As the number of educational technologies continues to increase, it can be difficult to know which ones are most helpful in language classrooms, and to maintain technological literacy. In response to this dilemma, the CSLC partnered with the Kaneb Center for Teaching and Learning to offer the Ursula Williams Faculty Fellowship, which connects curious language faculty with technology experts at the CSLC and Kaneb Center, and supports Fellow research on incorporating these technologies into their own language classrooms. In Spring 2015, Chinese professor Chengxu Yin was selected as the first Ursula Williams Faculty Fellow, and this past Wednesday, January 27th, she presented on her experience as the first Fellow.
Although she had previously used little technology in her classes, Professor Yin was inspired to apply for the Fellowship to develop a hybrid model, which blends traditional class time with online learning, for her Chinese I course. She felt her students could benefit from more independent study and a flexible schedule. During the semester-long fellowship, Professor Yin met with CSLC and Kaneb Center specialists for one-on-one workshops to discuss and develop strategies she could incorporate into her teaching, including Powerpoint, Sakai, Sakai Library Reserves, Audacity, and improving sound recordings. During this time, Professor Yin also performed research on the advantages and disadvantages of traditional and flipped language classrooms, which she presented last November at the 2015 American Council on Teaching of Foreign Languages (ACTFL) conference in San Diego, California.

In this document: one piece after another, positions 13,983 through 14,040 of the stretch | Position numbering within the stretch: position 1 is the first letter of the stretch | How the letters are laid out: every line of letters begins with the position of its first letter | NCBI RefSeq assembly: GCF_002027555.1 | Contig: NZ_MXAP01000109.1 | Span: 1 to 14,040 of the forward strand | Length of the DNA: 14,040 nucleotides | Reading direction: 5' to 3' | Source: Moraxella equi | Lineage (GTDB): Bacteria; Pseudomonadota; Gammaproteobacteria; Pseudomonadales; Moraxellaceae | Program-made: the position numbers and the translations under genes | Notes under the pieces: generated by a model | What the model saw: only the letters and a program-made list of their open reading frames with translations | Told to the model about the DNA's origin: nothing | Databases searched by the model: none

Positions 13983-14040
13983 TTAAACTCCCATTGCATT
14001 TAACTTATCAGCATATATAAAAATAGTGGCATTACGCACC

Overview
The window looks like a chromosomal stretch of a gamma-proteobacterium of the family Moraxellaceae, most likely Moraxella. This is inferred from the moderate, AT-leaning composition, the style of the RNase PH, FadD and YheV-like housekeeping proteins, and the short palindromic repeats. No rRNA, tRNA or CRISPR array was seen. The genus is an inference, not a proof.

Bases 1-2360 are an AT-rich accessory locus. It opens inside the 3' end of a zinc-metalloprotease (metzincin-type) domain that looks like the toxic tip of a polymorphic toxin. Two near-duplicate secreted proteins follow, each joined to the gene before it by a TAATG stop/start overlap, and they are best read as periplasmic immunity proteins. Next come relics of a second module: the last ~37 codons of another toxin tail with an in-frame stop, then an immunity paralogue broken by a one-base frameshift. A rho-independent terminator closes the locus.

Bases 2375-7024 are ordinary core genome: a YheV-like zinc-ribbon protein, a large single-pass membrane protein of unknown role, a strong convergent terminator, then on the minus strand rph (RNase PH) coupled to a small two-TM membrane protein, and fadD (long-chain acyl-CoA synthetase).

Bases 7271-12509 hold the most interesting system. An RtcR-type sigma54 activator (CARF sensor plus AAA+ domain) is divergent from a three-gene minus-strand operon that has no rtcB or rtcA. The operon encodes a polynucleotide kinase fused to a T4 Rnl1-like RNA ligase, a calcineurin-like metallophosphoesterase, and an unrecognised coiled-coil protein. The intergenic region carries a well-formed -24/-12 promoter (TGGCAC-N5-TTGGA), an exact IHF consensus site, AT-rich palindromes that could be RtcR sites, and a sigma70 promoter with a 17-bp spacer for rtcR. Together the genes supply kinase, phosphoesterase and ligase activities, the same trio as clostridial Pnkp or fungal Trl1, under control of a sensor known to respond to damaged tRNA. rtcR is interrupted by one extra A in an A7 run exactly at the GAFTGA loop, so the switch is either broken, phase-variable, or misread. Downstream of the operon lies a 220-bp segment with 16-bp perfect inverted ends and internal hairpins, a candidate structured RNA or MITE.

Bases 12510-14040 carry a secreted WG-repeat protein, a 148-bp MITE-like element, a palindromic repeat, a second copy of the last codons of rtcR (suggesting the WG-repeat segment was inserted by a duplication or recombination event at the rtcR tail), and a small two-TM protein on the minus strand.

Then, during the fall of 2015, Professor Yin offered the hybrid Chinese I class to Notre Dame students. Supplementing traditional classroom instruction with online videos and activities, she decreased meeting times from 5 to 4 days per week. “Students learn grammar through online materials,” says Professor Yin, and “class time is fully utilized for oral drill work and communicative tasks.” Professor Yin noted that this schedule made the class more attractive to busy students, and inspired students to take ownership of their own language learning. In addition, quantitative analysis on language scores showed that “students from [the] flipped class outperformed students from [the] traditional class in quiz, homework, and oral exam” scores. Because of its success, Professor Yin says the “[hybrid] model will be kept in the Department of East Asian Languages and Cultures in the future.”
The CSLC and Kaneb Center sponsor one Ursula Williams Fellow per semester. Applications for the Fall 2016 Fellowship are due on Friday, February 5th. To learn more about the program, and for application instructions, please visit the CSLC website.